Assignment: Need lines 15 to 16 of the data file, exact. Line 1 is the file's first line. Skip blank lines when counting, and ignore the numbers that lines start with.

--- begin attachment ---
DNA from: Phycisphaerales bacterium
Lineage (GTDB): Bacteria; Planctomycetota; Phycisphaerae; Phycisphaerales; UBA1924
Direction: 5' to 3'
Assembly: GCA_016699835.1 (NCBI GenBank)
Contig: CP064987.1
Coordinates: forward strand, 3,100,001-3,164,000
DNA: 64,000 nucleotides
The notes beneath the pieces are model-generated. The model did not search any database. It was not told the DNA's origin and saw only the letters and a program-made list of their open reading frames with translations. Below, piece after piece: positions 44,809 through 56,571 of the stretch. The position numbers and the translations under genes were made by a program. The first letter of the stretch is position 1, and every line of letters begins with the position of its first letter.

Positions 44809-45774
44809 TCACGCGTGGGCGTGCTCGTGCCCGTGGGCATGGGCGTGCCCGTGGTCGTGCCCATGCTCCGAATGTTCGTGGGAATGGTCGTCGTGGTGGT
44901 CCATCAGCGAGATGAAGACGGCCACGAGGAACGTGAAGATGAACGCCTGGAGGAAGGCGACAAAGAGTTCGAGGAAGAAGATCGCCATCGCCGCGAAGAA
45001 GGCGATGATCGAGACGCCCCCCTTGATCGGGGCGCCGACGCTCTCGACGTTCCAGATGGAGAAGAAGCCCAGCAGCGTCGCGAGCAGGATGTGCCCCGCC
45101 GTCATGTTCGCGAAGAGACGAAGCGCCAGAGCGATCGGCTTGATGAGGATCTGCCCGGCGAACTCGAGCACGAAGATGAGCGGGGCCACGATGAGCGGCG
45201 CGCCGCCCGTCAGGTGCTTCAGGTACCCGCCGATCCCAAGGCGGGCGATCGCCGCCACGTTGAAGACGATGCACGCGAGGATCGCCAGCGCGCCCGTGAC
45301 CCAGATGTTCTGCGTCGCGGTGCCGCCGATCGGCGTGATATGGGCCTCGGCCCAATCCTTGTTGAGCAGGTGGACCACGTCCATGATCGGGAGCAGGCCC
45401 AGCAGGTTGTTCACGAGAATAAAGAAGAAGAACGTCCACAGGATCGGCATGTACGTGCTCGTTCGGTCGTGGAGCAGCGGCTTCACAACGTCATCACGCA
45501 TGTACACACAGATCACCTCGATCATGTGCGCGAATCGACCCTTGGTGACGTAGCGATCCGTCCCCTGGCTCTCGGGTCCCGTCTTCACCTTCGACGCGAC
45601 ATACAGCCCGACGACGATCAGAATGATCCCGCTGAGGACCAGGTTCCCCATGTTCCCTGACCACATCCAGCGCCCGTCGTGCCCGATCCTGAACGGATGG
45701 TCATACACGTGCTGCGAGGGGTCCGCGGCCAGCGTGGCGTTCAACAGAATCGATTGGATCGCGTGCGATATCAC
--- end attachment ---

45301 CCAGATGTTCTGCGTCGCGGTGCCGCCGATCGGCGTGATATGGGCCTCGGCCCAATCCTTGTTGAGCAGGTGGACCACGTCCATGATCGGGAGCAGGCCC
45401 AGCAGGTTGTTCACGAGAATAAAGAAGAAGAACGTCCACAGGATCGGCATGTACGTGCTCGTTCGGTCGTGGAGCAGCGGCTTCACAACGTCATCACGCA